caption so long that it needs two lines here and in the
List of Figures.}
\label{fig2}
\end{figure}
in the middle of a sentence using the \verb|[h]| option.
Perhaps between paragraphs would be a better place for
floats.
\tbref{table} is a table float. It appears at the top of
the page even though it appears in the source file right
here.
\begin{table}[tbp]
\[ \begin{array}{c|c|c|c|c|}
\multicolumn{1}{c}{ + } & \multicolumn{1}{c}0 & \multicolumn{1}{c}1 &
\multicolumn{1}{c}a & \multicolumn{1}{c}b \\
\cline{2-5}
0 & 0 & 1 & a & b \\
\cline{2-5}
1 & 1 & 0 & b & a \\
\cline{2-5}
a & a & b & 0 & 1 \\
\cline{2-5}
b & b & a & 1 & 0 \\
\cline{2-5}
\end{array} \]
\caption{Addition table for $ \mathbb F_4$.}\label{table}
\end{table}%
The table environment is essentially the same as the figure
environment. The main difference is that figures are listed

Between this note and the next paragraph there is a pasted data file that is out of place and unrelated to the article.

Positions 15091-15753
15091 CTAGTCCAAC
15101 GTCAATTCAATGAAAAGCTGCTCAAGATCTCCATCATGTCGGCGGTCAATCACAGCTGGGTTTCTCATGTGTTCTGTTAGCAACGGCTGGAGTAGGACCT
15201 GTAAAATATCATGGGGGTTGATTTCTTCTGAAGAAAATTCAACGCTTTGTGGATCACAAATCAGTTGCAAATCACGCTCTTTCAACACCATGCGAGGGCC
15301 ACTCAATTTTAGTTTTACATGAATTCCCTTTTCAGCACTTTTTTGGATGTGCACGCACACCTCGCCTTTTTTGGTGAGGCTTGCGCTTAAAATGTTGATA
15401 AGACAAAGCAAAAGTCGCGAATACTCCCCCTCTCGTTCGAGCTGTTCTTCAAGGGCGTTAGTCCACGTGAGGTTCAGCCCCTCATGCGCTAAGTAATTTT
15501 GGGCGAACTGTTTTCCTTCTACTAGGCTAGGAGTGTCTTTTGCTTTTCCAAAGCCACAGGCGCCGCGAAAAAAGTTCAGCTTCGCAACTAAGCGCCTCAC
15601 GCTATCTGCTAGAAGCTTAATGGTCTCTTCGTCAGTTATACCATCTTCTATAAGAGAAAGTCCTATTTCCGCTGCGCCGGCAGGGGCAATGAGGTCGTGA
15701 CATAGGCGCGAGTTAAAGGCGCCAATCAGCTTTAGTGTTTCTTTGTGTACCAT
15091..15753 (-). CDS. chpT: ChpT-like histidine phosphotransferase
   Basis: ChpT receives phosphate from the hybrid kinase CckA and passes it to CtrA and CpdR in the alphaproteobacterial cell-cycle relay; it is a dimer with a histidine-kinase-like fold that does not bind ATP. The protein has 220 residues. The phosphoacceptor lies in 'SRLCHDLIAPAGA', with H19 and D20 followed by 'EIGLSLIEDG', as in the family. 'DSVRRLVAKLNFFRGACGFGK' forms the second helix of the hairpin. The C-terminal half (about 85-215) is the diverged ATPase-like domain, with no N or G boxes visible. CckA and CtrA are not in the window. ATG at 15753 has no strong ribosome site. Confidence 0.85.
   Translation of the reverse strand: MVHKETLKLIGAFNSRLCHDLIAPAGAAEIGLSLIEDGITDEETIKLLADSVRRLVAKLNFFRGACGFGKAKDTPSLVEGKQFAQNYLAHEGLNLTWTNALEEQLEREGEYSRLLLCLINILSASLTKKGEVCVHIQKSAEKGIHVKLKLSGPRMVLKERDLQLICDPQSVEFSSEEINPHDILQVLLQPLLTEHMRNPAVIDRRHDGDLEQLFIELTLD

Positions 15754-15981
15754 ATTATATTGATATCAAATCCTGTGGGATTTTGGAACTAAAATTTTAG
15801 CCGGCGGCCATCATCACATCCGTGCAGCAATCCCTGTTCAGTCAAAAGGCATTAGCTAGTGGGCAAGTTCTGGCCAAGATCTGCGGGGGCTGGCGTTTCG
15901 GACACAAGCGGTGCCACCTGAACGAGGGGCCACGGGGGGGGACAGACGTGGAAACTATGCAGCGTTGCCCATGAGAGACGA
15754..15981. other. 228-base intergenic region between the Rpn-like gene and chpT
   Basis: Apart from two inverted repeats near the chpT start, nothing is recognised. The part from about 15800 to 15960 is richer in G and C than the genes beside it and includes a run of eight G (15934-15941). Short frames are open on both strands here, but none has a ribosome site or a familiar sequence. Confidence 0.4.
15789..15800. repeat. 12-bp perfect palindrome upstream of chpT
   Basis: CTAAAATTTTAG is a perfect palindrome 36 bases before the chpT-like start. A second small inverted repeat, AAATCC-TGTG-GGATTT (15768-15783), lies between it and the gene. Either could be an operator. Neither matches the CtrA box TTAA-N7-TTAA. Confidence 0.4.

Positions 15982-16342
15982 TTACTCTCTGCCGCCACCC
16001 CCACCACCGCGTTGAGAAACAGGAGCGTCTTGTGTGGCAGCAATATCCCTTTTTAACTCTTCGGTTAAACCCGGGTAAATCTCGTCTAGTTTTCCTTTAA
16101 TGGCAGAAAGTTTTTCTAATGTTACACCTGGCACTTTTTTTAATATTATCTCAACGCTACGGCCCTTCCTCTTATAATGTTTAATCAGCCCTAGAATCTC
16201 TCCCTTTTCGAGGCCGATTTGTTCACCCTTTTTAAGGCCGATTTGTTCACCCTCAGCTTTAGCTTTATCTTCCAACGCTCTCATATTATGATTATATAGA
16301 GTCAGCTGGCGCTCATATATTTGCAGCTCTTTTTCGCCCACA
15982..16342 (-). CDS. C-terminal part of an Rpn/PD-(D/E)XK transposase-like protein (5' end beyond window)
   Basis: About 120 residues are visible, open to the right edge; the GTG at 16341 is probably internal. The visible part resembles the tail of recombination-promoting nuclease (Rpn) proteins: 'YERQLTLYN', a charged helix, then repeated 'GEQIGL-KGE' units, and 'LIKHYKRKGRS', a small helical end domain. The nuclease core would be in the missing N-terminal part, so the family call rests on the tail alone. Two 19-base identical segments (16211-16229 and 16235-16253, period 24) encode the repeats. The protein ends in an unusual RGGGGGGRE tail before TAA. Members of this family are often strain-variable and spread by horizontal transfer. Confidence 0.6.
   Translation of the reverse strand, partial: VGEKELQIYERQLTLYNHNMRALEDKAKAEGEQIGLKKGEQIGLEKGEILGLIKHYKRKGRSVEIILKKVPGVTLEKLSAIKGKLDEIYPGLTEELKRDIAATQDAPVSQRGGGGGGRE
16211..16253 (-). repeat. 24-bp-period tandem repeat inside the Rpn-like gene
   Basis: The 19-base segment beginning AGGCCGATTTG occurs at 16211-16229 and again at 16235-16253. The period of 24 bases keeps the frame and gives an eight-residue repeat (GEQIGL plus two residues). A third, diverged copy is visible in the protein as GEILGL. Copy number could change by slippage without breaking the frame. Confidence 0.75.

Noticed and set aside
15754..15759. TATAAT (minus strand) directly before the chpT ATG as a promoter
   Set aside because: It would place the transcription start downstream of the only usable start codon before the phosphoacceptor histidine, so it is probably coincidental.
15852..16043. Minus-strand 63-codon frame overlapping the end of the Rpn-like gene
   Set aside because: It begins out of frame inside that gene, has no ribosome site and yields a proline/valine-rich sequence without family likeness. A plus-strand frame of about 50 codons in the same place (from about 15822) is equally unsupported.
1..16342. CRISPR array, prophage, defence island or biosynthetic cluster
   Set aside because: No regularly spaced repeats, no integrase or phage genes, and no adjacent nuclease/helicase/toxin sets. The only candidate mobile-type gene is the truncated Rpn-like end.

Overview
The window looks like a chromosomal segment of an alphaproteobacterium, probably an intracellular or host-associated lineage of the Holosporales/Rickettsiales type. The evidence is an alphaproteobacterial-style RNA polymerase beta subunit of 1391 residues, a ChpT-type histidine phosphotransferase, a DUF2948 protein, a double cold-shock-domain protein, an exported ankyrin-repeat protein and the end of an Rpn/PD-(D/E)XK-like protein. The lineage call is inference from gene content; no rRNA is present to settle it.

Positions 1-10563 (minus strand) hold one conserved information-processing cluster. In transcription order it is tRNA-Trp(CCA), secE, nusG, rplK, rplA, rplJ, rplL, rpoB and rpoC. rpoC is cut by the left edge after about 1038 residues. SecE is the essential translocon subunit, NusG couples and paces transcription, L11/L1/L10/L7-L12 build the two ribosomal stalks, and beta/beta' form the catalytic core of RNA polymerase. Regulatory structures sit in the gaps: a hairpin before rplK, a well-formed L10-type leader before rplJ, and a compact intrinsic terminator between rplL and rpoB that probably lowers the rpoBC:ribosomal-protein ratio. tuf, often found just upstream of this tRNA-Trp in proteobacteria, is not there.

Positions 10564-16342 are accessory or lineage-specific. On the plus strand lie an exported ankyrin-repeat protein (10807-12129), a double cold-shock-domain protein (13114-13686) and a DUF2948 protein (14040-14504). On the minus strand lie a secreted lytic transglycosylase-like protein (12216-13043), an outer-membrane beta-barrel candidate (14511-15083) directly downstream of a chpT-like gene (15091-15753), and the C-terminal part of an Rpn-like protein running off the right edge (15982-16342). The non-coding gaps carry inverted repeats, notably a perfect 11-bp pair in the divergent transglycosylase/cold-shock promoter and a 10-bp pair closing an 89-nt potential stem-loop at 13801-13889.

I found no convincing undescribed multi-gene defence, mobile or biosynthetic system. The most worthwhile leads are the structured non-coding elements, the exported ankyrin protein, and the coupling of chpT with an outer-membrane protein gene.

in the List of Figures and tables are listed in the List of
Tables.
%%%%%%%%%%%%%%%%%%%%%%%%%%%%%%%%%%%%%%%%%%%
% References
%%%%%%%%%%%%%%%%%%%%%%%%%%%%%%%%%%%%%%%%%%%
\newpage
\addcontentsline{toc}{part}{References}
\begin{thebibliography}{99}
\bibitem{fox} R.~H.~Crowell and R.~H.~Fox,
\emph{Introduction to Knot Theory,} Graduate Texts in
Mathematics Vol.~57, Springer-Verlag, 1977.
\bibitem{johnson} N.~Johnson, \emph{The Brachistochrone
Problem,} College Math J., {\bf 35}, No 3, (2004),
192--197.
\bibitem{kappe} L.~Kappe and B.~Warren, \textit{An
Elementary Test for the Galois Group of a Quartic
Polynomial}, Amer. Math. Monthly, \textbf{96}, (1989),
133--137.
\bibitem{mac} C. Maclachlan, A.~W.~Reid, \emph{The
Arithmetic of Hyperbolic \textup{3}-Manifolds,}
Graduate Texts in Mathematics Vol. 219, Springer-Verlag, 2003.
\bibitem{munk} J.~R.~Munkres, \emph{Topology, \(
2^{\text{nd}} \) ed.}, Prentice Hall, 2000.
\bibitem{rees} S.~Rees, \emph{Knot Theory: The Knot
Group and its Wirtinger Presentation,} Course material